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Helping Others: USCIS Refugee Officer Fiona Lassiter
June 20 is World Refugee Day where we recognize the courage, strength, and contributions of the millions of people around the globe who have been forced from their homes by conflict, persecution, or a fear of future harm. USCIS refugee officers play an important role in assisting those in genuine need of refugee protection.
USCIS’s Fiona Lassiter is a refugee officer whose interest in working with refugees began during her third year in college. Fiona’s father, also a refugee officer, encouraged her to take a job conducting interviews with refugees fleeing the Kosovo conflict during the 1990s. Interacting with people from another part of the world was both interesting and enriching. “It gave me a sense of responsibility and discipline. At first it was overwhelming, but I discovered I was a natural at interviewing people.”
During her final semester as an undergrad, Fiona worked with a family from Togo. “I was responsible for helping them with things like learning to speak English, opening a bank account, going to the grocery store and generally living in America.” Working with the family and watching them progress convinced her that she wanted to pursue a career working with refugees.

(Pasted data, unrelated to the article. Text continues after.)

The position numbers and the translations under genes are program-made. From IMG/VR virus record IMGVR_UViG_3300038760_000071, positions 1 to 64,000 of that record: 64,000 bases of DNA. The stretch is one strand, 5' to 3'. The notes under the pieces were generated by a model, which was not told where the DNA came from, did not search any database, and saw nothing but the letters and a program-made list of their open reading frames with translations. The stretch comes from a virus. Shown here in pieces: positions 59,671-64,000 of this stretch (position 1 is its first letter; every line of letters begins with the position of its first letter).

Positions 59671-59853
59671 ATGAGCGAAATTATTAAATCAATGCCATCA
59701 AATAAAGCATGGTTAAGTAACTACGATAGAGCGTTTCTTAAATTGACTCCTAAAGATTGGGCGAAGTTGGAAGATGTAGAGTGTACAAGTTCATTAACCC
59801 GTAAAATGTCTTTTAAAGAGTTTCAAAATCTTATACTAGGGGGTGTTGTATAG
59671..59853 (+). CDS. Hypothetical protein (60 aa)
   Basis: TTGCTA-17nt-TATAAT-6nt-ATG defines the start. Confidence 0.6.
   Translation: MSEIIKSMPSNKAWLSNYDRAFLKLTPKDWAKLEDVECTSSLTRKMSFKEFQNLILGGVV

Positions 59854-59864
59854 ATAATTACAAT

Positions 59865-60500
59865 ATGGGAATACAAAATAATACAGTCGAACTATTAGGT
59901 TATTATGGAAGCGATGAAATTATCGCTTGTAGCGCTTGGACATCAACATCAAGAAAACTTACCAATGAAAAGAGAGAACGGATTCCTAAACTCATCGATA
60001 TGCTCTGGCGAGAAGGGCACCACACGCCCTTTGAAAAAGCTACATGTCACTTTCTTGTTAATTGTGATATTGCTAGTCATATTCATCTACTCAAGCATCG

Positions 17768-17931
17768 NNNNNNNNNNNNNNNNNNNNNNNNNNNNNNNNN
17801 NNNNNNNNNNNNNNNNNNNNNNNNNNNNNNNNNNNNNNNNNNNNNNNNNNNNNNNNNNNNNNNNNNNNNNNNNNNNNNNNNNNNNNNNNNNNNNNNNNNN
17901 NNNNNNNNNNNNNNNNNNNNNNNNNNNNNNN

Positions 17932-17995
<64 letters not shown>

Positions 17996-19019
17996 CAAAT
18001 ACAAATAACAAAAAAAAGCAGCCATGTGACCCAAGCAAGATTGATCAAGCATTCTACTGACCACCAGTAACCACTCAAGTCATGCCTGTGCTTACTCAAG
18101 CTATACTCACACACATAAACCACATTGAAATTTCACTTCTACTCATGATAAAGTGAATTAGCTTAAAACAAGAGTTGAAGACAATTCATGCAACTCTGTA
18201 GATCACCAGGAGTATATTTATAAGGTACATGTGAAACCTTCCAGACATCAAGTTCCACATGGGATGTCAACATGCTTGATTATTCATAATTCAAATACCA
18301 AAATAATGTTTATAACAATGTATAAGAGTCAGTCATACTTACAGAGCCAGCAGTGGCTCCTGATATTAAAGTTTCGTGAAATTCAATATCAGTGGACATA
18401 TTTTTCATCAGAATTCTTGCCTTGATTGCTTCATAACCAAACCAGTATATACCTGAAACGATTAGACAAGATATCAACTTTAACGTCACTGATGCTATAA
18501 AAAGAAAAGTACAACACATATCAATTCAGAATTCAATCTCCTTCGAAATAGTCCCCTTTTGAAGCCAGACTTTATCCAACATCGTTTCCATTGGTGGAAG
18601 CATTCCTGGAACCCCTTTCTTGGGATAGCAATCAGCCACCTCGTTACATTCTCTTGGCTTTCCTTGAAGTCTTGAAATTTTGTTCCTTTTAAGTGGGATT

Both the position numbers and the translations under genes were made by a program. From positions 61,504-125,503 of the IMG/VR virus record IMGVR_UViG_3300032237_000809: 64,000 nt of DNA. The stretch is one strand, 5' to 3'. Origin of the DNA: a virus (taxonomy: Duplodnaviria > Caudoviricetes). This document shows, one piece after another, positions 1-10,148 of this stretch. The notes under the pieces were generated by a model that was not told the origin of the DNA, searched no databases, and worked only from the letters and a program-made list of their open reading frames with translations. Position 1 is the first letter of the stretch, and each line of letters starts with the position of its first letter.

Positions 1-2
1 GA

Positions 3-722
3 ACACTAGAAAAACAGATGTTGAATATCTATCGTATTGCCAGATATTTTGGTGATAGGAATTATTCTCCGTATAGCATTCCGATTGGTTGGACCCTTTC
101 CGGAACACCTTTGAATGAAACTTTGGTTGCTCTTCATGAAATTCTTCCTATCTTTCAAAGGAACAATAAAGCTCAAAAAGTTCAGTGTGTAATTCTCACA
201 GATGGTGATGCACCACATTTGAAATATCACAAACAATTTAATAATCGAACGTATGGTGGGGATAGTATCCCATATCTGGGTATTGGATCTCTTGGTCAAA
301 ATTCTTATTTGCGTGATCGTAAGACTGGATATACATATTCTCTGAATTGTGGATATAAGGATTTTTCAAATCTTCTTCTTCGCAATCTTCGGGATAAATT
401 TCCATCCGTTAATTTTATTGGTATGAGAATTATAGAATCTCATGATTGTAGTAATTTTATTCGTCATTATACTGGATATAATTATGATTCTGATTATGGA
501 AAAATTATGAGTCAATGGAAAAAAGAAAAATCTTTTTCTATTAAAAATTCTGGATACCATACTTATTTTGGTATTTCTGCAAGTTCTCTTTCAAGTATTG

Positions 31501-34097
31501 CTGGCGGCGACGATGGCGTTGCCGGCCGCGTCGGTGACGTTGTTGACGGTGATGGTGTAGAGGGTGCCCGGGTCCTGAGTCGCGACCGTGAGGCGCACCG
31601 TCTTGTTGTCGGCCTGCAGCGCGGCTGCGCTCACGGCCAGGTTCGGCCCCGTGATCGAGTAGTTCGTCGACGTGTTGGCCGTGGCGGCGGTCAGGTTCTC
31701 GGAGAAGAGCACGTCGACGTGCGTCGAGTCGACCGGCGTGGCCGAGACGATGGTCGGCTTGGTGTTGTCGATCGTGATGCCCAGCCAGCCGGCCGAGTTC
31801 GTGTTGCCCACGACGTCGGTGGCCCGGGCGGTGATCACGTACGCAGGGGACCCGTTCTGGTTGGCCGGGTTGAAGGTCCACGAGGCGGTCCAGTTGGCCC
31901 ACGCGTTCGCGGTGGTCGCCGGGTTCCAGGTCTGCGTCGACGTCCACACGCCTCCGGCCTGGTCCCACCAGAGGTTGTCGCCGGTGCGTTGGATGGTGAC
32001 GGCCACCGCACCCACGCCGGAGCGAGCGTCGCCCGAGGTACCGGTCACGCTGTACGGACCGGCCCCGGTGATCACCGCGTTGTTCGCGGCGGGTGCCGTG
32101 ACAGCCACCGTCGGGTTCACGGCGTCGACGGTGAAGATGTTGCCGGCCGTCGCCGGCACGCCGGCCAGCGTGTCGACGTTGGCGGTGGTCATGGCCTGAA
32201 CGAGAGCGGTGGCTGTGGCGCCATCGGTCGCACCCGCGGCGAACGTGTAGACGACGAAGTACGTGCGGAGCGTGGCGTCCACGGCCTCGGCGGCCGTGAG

When she joined USCIS, Fiona began working around the world interviewing refugees. “The most challenging part of my job is listening to all the sad stories. There is a lot of violence in certain regions, and some of the claims are quite detailed and gruesome.” Having to hear about the cruelty people have been subjected to is challenging for all officers.
A memorable experience was a visit to Nepal in 2009. “Typically, refugee officers do not get to visit the camps where refugees live. Our only interaction with them is from behind a desk and they are nervously sitting in front of us. On my first circuit ride as a refugee officer in 2009, we visited a camp in Nepal and were greeted by one or two refugees.
Officer Lassiter in Kathmandu, Nepal, on her way to Damak, Nepal where she and her team interviewed Bhutanese refugees in 2009.
Word quickly spread that guests were at the camp and all the refugees started coming out of their small homes. Along the tour, a 16-year-old boy befriended me. He wanted to practice his English and said he was happy because he was going to America. He was the youngest of three kids and his father had mental disabilities. We talked about the weather, sports and food. At the end of our tour, I told him he was going to be a superstar and make his parents proud.”
Fiona summarizes her work this way: “My experiences taught me that refugees are simply people, and none of them woke up one morning wishing to become a refugee.” She believes that the most important part of her job is helping others whose lives have been torn apart by forces beyond their control. “We as an agency, we as Americans, can help so many people turn things around and begin a new life.”